[Owasp-leaders] From a security point of view: Angular or React?

Jim Manico jim.manico at owasp.org
Sun Jun 28 23:06:55 UTC 2015

Well said Matt. 

I do not think that JQuery is the best choice for new dev, but it's certainly possible to secure existing legacy JQuery apps (by either encoding or using safe JQuery sinks as well as other methods like you suggest). And depending on server-side encoding for JS framework security is frankly a bad idea in my opinion. 

Between the new JS frameworks (backbone, Angular, React, Ember, etc) Angular has some of the best built-in XSS defense, by far.

Of course there are several other factors to consider like you suggest, but what impresses me most about Angular is that they provide...

1) Native contextual escaping
2) Whitelist HTML Sanitization
3) CSP Integration

Even better, when you turn off HTML Sanitization and allow unsanitized markup (like trusted static blocks of HTML) the function name you need to call is deliberatelyTrustDangerousSnippet()

For real. 

These are needed characteristics for XSS resistance in JS frameworks.

Jim Manico
Global Board Member
OWASP Foundation
Join me at AppSecUSA 2015!

> On Jun 28, 2015, at 12:02 PM, Matt Konda <matt.konda at owasp.org> wrote:
> While acknowledging what Jim is saying is true - that there are many dangerous sinks in JQuery and that Angular has minimized those, I would personally take a slightly different view.  So I thought I'd share to hopefully add to the discussion.
> Angular is great if you want to do heavy lifting in the client.  If you want a single page app or highly interactive, rich client programming experience then it is definitely something to look at.  I agree with his assertion that React is chasing on its heels, but there are also Ember, Backbone and others.  Angular has made some significant advances in securing what they are doing faster than some of the others, and Jim rightly notes that and gives them kudos that they deserve.  That is one reason it would be great to see the comparison of JS frameworks updated - they are all moving so fast, I couldn't tell you right now if Angular is still ahead in terms of security, I just know they turned the corner and faced the challenge early.
> Still, within the dev community, Angular has a reputation for being powerful but also giving you so much rope that you can hang yourself (which we used to say about C++).  I think the idioms are simpler in some of the other frameworks even if they aren't as powerful.  Some have said that Angular is great for building MVC frameworks, where the others ARE your MVC framework.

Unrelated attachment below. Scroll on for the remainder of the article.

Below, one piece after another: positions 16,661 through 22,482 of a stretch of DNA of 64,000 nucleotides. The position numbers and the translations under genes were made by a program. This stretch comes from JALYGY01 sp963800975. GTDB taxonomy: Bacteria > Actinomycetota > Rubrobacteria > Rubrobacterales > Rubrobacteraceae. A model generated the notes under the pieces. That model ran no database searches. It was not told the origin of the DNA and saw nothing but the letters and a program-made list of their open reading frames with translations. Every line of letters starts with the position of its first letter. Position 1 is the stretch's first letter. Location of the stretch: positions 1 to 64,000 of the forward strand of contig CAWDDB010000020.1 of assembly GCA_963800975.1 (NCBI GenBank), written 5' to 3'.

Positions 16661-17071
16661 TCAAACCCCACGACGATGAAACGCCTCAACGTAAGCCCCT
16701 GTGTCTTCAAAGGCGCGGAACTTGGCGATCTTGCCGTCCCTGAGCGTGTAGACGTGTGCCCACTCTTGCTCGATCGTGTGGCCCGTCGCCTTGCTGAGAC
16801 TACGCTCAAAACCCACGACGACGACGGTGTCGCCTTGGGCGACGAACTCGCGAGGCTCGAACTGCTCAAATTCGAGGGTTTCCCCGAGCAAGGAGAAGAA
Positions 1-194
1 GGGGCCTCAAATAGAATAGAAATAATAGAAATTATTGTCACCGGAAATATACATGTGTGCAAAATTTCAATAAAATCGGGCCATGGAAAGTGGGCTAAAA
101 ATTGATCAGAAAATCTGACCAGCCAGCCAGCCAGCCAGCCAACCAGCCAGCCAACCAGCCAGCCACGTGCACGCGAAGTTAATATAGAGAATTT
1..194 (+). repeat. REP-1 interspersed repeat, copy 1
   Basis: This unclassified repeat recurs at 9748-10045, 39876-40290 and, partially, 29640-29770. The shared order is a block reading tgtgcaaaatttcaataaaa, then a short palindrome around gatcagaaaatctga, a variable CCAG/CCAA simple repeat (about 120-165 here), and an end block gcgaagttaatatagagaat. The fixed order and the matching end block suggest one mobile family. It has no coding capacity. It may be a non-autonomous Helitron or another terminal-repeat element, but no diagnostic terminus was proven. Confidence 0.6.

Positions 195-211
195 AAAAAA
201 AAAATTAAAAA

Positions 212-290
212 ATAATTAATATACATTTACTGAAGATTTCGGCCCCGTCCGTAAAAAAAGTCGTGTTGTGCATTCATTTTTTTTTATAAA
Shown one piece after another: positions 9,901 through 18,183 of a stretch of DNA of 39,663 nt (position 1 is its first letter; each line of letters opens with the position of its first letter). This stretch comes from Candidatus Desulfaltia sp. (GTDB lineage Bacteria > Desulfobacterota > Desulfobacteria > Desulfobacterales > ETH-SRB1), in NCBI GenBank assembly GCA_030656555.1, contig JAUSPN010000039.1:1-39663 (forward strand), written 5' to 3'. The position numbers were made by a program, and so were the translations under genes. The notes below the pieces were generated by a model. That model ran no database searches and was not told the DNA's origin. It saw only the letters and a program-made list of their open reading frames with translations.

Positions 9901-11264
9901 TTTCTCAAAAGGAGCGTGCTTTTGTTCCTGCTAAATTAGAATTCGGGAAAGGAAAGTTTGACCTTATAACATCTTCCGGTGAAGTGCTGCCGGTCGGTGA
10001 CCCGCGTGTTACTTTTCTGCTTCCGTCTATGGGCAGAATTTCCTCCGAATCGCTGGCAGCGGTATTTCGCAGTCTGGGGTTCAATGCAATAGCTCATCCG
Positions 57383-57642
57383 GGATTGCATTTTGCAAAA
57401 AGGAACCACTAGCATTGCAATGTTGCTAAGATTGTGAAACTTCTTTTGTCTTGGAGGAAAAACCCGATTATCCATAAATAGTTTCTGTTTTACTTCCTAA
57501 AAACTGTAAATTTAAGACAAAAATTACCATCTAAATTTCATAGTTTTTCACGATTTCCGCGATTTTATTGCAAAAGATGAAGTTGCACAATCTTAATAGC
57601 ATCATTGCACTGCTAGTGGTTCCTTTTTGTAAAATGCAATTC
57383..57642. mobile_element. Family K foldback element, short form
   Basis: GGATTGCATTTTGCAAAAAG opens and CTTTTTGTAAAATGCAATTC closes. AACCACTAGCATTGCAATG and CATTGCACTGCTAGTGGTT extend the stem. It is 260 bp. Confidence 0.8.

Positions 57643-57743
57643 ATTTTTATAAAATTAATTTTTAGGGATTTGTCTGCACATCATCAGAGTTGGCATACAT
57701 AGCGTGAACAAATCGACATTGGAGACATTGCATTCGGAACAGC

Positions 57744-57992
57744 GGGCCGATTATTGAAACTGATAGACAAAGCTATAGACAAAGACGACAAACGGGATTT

> Which brings me back to JQuery.  
> It is possible to write a safe app in JQuery.  JQuery apps I've worked with tend to be less rich client side - they use JQuery to make the JS they are doing easy and to do simple Ajaxy things.  If the server is output encoding what JQuery sees, it doesn't matter if JQuery has "unsafe sinks".  So in an app that's Spring + Thymeleaf on the back end, if they don't use utext tags in Thymeleaf or echo user input without making a round trip to the server, its just as safe as Angular.  JQuery is much more widely used than Angular overall and isn't necessarily in a position to write breaking changes the way Angular was.  It also gets used in snippets here and there that aren't so easily dealt with as a framework function.  That doesn't make failure to address security issues ok, but in a big picture you can understand it in better perspective.
> Ultimately, as much as I am a security advocate, I think this is a case where you have to accept nuance and understand the full stack and objectives of the developers and advocate for something that fits both the security and the business need.  
> If I were building a new app intended to be JS heavy, I would use Angular, React, Ember or something like it - provided the dev team working with it was comfortable and productive with it.
> If I were working on a large existing JQuery app, I would identify failure scenarios and fix those within the app.  I wouldn't advocate scrapping the app to move to Angular.  In the case that the failures truly are systemic, a rewrite might be in order.
> In any of those cases, I would advocate for writing tests (Jasmine/Selenium/Cucumber/JBehave, whatever) so that the developers could understand the scenarios that would be problematic.
> Enjoy.
> Matt
>> On Sun, Jun 28, 2015 at 3:37 PM, Jim Manico <jim.manico at owasp.org> wrote:
>> Almost every "sink" in JQuery is dangerous. 
>> The safe ones include:
>> http://api.jquery.com/text/
>> and
>> http://api.jquery.com/val/
>> Aloha,
>> --
>> Jim Manico
>> Global Board Member
>> OWASP Foundation
>> https://www.owasp.org
>> Join me at AppSecUSA 2015!
>>> On Jun 28, 2015, at 8:47 AM, Tim <tim.morgan at owasp.org> wrote:
>>>> On Sun, Jun 28, 2015 at 10:29:56AM -0400, johanna curiel curiel wrote:
>>>> Dinis
>>>> What about Jquery? Many people still using it today, I know a banking app
>>>> using it.
>>> I get the impression that jQuery has a lot of sinks that would trip up
>>> the typical UI developer:
>>>  https://code.google.com/p/domxsswiki/wiki/jQuery
>>> tim
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